In which we travel three quarters of the way across the continent, to Ottawa, Canada — and move up several social and income brackets — to look at another case of identity theft that seems quite different on the surface but has many underlying elements in common with the scam, perpetrated on an Oregon farmer, that we studied in Part I

High visibility

A prominent Ottawa, Canada, physician (who shall remain nameless for purposes of this case study) recently found himself the target of a cyber crime attack focused specifically on him. It was just the sort of gambit that Internet security specialists and law enforcement officials have been warning us about in recent months.

The cyber equivalent of a classic conman’s ‘sting’, the gambit could have cost many family members, friends and associates of the popular gynecologist a lot of money — a total in excess of (US)$100,000 — if all those solicited had paid up as instructed. As it was, the escapade cost some of the potential victims considerable concern and definitely cost the doctor his long-awaited, hard-earned vacation.

Key similarities

Our doctor fell prey to a somewhat different sort of scam but his experience and the Oregon farmer’s (see Part I) share some key points in common: The objective of both cyber crimes was theft, the perpetrators were professional crooks and the crimes were both planned in such a way that they could not have been pulled off without the ‘help’ of the Internet.

And the doctor, like the farmer, may also have unwittingly informed the crooks in his case that he would be away.

The best of intentions

Before he left on his trip, the good doctor conscientiously mass-e-mailed everyone on his contact list that he would be away for a specific period of time — more than 100 recipients, any one of whom could have acted on the information themselves or, more likely, passed it on to third parties (i.e.- the crooks).

Armed with the knowledge of his plans, the crooks apparently extracted the contact e-mail addresses from a copy of the doctor’s own message and sent every last one of them a new message, purportedly from him, stating that the doctor was not at his favourite mountain resort but was, in fact, in Costa Rica on an emergency trip to help a family member who was ‘in trouble’ down there. The message went on to ask that the recipient immediately wire (US)$1,000. to an account in the Central American country, which is known worldwide as a financial ‘anything goes’ zone. The transfers would, effectively, have been untraceable, allowing the crooks to make a clean get-away.

But at least a couple of the doctor’s closest associates smelled a rat when they received the crooks’ e-mail ‘cheese’. One had the presence of mind call the doctor’s wife’s cell phone before making any kind of response to the cash request and she quickly set the story straight.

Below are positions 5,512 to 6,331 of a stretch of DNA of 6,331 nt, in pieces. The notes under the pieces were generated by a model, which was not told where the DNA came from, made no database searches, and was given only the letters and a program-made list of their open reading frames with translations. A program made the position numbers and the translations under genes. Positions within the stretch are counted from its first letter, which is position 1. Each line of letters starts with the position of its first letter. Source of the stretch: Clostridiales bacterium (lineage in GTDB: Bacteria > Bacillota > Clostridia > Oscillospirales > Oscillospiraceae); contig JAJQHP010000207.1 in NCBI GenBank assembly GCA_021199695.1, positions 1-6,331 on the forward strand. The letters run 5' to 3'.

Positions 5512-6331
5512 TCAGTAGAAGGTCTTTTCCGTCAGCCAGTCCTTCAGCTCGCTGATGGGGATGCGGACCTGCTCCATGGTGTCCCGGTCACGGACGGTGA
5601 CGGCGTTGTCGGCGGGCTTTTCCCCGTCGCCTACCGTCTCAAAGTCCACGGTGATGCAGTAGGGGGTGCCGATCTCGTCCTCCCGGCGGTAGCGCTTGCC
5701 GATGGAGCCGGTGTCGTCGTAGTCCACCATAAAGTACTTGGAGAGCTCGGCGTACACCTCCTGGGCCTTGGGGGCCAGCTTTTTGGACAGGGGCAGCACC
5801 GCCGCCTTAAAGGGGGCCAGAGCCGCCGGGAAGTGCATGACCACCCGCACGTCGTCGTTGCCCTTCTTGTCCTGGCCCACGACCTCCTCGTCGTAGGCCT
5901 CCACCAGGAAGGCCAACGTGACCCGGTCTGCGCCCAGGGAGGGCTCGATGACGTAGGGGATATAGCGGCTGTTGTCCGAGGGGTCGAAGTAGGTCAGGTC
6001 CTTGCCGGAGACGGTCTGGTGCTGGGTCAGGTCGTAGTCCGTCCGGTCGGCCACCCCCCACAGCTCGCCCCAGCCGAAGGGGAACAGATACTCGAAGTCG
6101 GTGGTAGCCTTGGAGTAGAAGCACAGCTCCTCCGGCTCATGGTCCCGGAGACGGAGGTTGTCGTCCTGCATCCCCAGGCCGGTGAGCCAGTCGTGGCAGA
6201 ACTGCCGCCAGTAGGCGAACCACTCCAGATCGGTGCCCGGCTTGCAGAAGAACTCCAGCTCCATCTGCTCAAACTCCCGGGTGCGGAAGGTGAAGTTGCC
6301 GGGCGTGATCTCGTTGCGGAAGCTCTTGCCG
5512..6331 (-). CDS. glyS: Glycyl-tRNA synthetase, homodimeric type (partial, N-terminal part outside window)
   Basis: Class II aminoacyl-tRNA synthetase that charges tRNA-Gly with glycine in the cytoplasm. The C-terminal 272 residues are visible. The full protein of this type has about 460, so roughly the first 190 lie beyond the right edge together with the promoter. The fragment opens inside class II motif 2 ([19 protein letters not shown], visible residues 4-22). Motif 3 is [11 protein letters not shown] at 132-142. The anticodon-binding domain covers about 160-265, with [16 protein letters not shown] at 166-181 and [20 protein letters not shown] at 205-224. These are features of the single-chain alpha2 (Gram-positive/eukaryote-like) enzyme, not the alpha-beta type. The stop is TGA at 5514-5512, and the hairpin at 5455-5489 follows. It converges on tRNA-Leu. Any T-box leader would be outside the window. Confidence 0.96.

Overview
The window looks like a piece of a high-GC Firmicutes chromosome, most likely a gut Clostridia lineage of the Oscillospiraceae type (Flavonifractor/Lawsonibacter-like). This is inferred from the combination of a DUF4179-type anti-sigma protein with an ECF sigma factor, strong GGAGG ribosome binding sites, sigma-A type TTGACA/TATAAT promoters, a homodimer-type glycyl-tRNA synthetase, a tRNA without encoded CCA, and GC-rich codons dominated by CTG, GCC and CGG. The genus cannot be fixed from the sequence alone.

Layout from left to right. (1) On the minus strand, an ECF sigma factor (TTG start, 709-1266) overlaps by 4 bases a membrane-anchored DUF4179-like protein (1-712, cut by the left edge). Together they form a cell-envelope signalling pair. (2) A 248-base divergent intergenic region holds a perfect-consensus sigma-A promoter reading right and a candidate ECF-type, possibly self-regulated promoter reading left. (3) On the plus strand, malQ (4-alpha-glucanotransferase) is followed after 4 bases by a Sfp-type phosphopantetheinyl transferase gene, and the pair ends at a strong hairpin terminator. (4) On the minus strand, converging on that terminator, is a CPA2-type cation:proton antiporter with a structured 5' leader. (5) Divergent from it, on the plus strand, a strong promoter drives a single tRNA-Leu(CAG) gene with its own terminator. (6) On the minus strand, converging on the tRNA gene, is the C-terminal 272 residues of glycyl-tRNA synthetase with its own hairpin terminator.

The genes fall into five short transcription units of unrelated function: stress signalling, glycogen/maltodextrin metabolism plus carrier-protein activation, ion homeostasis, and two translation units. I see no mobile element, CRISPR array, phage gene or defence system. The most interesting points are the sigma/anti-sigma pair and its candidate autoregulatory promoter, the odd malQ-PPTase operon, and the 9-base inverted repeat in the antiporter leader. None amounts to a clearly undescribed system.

Electronic countermeasures

The Doctor immediately e-mailed everyone on his contact list again, assuring them that he was alright and warning them that the ‘Costa Rica’ message was a scam. He also, of course, notified police.

However, the authorities admitted that the chances of tracking down the perpetrators were very slim. The doctor’s actual e-mail contacts were all ruled out fairly quickly as candidates for the crime and police opined as it would be all but impossible to prove that any one of them passed the information about the doctor’s vacation plans to someone else who, unbeknownst to the contact, would use it for criminal purposes.

Some points to ponder…

Thanks to the Internet, the whole scam took less than 12 hours to play out — from the time the baddies sent the cash request to the addresses on the purloined contact list to the point where all the innocent parties involved were finally in-the-know and the danger had effectively passed.

Although no one who received the bogus cash request reported having sent any money to Costa Rica before they were informed that the request was a scam, authorities say there is no way of knowing how much money the crooks in this case may actually have gotten away with. They note that people who have been taken in scams such as this one are often reluctant to admit it. Chalk up yet another one to human nature.

Finally, both the farmer and the doctor now know that you can still have your identity stolen, no matter how careful you are with your user IDs, passwords, credit cards, ATM PINs, bank statements, account numbers, cancelled cheques, paid bills or personal ID documents.

And, now, you know, too.

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